Fork subtanks... are they for you?

Discussion in 'Thumpers' started by creeper, Aug 27, 2006.

  1. sixer

    sixer I suffer from Ainrofilac

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    Woah very trick setup. I'll be looking into these soon. I honestly was getting ready to cringe before I saw the price but then actually saw it and sir I will be ordering a set when I get things worked out. :clap
    #41
  2. Zerodog

    Zerodog Long timer

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    Thanks for the compliments Creep. I am glad you are liking the system on your bike. I need to just set aside some cash and get you to make me a seat this winter.
    #42
  3. creeper

    creeper Still alive...

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    Well, this is my perspective... there are lots of subtanks on the market, and they all serve a similar purpose, but you're the only company that has addressed the 'simpler' needs of the DS rider, or casual off-road rider that doesn't want to screw around with a variable screw.

    Between your excellent pricing, ball valve control and the fact that your a member in good standing of ADVrider and KTMTalk who's here to participate instead of just sell stuff, I can't imagine any DS rider in these forums choosing another brand of subtanks.

    I may sound like a Infinity Machine 'promotional spot', but that's my take on things.

    C
    #43
  4. dagwood

    dagwood Banned

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    you were in my hood and didn't call? you're dead to me:fitz
    #44
  5. meat popsicle

    meat popsicle Ignostic

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    Paging Matey Peeps to the White Courtesy Phone.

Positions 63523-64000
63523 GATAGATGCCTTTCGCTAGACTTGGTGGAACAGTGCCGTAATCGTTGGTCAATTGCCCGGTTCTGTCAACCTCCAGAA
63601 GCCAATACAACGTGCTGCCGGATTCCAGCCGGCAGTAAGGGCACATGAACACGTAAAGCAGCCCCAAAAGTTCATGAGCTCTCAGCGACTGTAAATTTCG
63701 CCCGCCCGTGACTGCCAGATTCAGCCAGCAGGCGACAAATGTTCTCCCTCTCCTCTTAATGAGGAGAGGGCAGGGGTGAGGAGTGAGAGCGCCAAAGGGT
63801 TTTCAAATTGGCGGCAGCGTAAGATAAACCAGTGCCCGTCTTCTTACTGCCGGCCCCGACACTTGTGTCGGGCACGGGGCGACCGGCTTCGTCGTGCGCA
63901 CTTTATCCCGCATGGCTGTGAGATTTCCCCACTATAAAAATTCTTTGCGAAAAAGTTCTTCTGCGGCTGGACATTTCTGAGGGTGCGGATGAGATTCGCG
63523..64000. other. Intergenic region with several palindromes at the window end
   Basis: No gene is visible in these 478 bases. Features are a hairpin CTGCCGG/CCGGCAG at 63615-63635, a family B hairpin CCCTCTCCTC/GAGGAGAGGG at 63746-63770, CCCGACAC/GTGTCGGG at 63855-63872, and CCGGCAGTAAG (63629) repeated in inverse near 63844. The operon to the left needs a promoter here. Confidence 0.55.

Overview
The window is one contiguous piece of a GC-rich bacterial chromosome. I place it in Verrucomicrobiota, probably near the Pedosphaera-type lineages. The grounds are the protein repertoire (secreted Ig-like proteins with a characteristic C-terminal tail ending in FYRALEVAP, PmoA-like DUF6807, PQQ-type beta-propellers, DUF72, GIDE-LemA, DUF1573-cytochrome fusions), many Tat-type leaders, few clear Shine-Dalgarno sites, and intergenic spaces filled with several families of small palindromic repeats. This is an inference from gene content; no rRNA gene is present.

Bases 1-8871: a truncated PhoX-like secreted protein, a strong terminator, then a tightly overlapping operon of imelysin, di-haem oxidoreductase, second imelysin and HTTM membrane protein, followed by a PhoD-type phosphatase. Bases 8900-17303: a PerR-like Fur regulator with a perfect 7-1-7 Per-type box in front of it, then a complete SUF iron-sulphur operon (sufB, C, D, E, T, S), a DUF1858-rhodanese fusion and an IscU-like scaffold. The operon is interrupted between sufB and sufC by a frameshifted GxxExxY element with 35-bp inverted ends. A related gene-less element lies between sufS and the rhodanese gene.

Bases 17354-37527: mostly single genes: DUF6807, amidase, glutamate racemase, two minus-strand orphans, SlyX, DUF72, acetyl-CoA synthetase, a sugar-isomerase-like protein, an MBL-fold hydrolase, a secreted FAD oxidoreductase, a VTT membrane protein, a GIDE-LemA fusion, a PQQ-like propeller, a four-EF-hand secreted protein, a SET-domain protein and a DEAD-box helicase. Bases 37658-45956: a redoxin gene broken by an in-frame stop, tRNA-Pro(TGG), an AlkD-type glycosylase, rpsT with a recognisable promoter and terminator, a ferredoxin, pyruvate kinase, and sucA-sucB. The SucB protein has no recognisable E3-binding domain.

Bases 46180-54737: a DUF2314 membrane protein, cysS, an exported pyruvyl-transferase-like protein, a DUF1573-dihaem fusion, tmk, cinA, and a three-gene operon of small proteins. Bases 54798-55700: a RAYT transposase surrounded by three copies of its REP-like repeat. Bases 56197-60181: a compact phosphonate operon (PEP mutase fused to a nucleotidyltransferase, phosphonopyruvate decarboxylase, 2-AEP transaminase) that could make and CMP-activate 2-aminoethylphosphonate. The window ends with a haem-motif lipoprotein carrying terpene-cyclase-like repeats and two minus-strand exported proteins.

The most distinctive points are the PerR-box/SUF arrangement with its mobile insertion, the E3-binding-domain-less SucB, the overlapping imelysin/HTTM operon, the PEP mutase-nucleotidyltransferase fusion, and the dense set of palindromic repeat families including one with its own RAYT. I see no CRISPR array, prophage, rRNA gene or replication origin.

#45
  6. creeper

    creeper Still alive...

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    U'huh... tell me something I don't know. :wink:

    U'huh... ... ... I got nuthin'. :dunno
    #46
  7. meat popsicle

    meat popsicle Ignostic

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    OK, working on it.

    [​IMG]
    #47
  8. creeper

    creeper Still alive...

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    Underwriters Laboratories? Keep working.....
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  9. Jan from Finland

    Jan from Finland Been here awhile

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    Hi Creeper,

    I wouldn’t like to argue with you, but I have to ask. Why the fork subtanks work? All the suspension graphs I have seen show that the air gap doesn’t have much effect in the early stage of fork travel. The effect increases only as the forks compress. The effect is about the same as you had progressive springs.

    So, to get more compliant suspension in early stroke, you would still have to adjust your basic (high speed) damping settings to soft. Right? If you adjust your oil level in that case such a way that you get a nice progressive damping when subtanks are open, what happens when you close the valve? Your end stroke would be even more progressive, but the early stroke would be softer than you original setting. As you likely know, you can’t adjust the high speed damping by the external adjusters on the fork. They mainly adjust the slow speed damping. So your “hard” setting (subtanks closed) would have softer early stroke than normal and therefore you suspension travel would effectively be shorter.

    Is that what you want? I can’t see the way, how you would get the best of both worlds with subtanks. Am I missing something?
    #49
  10. Zerodog

    Zerodog Long timer

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    Here is the theory page from my site. This should explain why subtanks work.
    http://www.infinitymachineanddesign.com/Theory.htm